Posts Tagged ‘Session Initiation Protocol’

E-rate: A Federal Program for Schools and Libraries

Friday, October 6th, 2017

 

ClassroomNow that school is back in session, it may be time to evaluate the technology that supports your school or library. Implementing and maintaining phone and computer systems can be expensive, so we wanted to make you aware of a program that may be able to assist you with your technology costs.

 

E-rate is a federal program that helps to make telecommunications and information services more affordable for eligible schools and libraries across the country. Schools must meet the statutory definition of elementary and secondary schools found in the No Child Left Behind Act of 2001. Libraries must meet the statutory definition of library or library consortium found in the 1996 Library Services and Technology Act (LSTA) (Pub. L. 104-208) and must be eligible for assistance from a state library administrative agency under that Act.

 

Mandated by Congress in 1996 and implemented by the Federal Communications Commission (FCC) in 1997, E-rate is funded by the Universal Service Fund and provides discounts for Wi-Fi, high-speed broadband and telecommunications services to eligible schools and libraries. The Universal Service Administrative Company (USAC) is a not-for-profit corporation designated by the FCC to administer the $10 billion Universal Service Fund.

 

If your school or library would like to participate in E-rate, here are the four steps in the process:

 

  1. Request bids for service
  2. Apply for funding
  3. Start receiving services
  4. Invoice USAC

 

You can begin this process by submitting FCC Form 470, which must be filed online in the E-rate Productivity Center (EPC). This form must be posted on the USAC website for a minimum of 28 days, known as the competitive bidding period. This is a formal process to identify and request the products and services you need so that potential service providers can review your requests online and submit bids for your consideration.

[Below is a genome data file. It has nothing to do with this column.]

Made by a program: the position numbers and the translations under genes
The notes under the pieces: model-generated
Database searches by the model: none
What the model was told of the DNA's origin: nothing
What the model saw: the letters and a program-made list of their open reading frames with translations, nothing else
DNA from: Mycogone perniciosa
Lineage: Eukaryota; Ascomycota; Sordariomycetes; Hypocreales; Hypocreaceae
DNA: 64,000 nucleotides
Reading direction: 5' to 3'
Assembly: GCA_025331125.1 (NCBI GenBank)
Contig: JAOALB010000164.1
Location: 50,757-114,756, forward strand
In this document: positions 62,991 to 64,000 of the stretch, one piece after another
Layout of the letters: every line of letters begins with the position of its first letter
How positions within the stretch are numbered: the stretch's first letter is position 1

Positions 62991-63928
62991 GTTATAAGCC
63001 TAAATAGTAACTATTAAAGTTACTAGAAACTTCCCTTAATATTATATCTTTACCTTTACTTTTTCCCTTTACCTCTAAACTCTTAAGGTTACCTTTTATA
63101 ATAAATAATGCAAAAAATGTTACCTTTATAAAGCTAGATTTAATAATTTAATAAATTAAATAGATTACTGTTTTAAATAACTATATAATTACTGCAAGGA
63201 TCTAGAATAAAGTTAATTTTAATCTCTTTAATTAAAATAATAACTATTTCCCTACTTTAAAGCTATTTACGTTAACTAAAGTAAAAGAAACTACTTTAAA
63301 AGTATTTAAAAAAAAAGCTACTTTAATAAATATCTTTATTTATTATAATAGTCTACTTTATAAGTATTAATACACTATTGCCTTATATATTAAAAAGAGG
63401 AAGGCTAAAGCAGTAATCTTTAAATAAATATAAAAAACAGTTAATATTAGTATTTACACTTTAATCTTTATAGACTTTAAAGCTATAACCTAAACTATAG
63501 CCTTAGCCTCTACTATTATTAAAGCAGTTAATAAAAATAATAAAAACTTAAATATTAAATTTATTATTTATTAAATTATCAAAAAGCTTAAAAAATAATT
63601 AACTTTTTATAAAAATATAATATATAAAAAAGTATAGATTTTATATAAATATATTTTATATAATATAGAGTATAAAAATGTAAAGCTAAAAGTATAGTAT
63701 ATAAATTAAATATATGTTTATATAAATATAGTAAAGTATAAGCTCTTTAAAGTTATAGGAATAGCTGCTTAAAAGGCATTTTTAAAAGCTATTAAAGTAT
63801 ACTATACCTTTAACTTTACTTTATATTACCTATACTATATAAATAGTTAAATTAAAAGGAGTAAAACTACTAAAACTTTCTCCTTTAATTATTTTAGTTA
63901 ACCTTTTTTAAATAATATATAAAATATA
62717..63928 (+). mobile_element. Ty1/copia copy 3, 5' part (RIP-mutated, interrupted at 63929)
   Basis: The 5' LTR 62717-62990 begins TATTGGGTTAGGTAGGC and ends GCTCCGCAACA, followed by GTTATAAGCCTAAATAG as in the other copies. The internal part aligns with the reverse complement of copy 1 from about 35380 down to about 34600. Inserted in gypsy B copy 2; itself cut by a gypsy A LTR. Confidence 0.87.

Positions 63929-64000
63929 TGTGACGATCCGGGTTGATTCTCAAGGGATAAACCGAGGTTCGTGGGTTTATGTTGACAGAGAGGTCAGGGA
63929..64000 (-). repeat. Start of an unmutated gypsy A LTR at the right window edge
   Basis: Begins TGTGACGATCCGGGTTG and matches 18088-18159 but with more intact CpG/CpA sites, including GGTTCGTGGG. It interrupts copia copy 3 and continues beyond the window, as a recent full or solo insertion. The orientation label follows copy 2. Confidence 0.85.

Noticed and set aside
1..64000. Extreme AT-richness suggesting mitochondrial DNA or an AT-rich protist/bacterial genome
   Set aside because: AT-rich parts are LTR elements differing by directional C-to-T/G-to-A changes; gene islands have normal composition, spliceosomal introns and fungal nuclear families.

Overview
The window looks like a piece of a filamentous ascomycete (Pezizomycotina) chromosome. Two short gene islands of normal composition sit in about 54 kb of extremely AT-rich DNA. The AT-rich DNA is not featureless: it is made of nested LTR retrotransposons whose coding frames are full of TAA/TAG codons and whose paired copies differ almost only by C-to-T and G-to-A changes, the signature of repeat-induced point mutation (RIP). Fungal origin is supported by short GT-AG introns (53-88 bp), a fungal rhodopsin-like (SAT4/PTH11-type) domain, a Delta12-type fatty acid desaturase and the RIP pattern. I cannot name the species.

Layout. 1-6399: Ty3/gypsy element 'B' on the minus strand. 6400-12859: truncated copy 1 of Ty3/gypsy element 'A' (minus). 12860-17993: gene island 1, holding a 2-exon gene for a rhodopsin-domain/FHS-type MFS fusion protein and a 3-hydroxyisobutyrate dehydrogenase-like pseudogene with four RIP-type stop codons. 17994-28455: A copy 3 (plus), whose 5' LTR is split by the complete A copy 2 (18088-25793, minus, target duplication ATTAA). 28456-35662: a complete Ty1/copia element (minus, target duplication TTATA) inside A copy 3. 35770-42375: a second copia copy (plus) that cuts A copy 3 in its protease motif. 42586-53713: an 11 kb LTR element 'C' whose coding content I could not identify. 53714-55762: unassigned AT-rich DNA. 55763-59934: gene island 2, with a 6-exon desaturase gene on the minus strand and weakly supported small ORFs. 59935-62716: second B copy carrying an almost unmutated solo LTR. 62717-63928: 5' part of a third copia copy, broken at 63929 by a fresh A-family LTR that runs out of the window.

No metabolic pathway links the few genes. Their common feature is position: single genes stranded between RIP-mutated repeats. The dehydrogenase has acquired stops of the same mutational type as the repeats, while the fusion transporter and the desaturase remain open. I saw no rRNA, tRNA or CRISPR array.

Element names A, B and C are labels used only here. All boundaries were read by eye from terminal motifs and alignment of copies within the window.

Teltek is a registered E-rate Vendor and our Service Provider Identification Number (SPIN) is 830717. We have access to nearly all of the telecommunications E-rate carriers throughout the country, which allows us to gather multiple quotes from these carriers and present them to you in an easy-to-read spreadsheet.

 

If you are interested in switching the copper phone lines in your school or library to SIP (Session Initiation Protocol) trunking, our new SIP service is an eligible service under the E-rate program! To learn more about E-rate and Teltek’s role in this program, please visit our E-rate page.

 

Which Type of Phone Service Is Best for Your Business?

Thursday, October 5th, 2017

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You have several options when selecting a phone service and there are a few things you should know about each type of service in order to make an educated decision. Let us help by defining each of these options and comparing them to each other, so you can choose wisely.

 

POTS (Plain Old Telephone Service) is the original phone service delivered over copper wires using analog transmission from a customer’s location to the phone company’s central office. POTS was the standard service provided by telephone companies from 1876 until 1988. 

 

PRI (Primary Rate Interface) was first introduced in 1988 and is still popular with traditional service providers. Until recently, it was the standard for providing telecommunication services to businesses.

 

SIP (Session Initiation Protocol) is an alternative to PRI and POTS. SIP utilizes a network connection to run voice traffic over the same lines used for internet and email functions and it has been commercially available since the early 2000s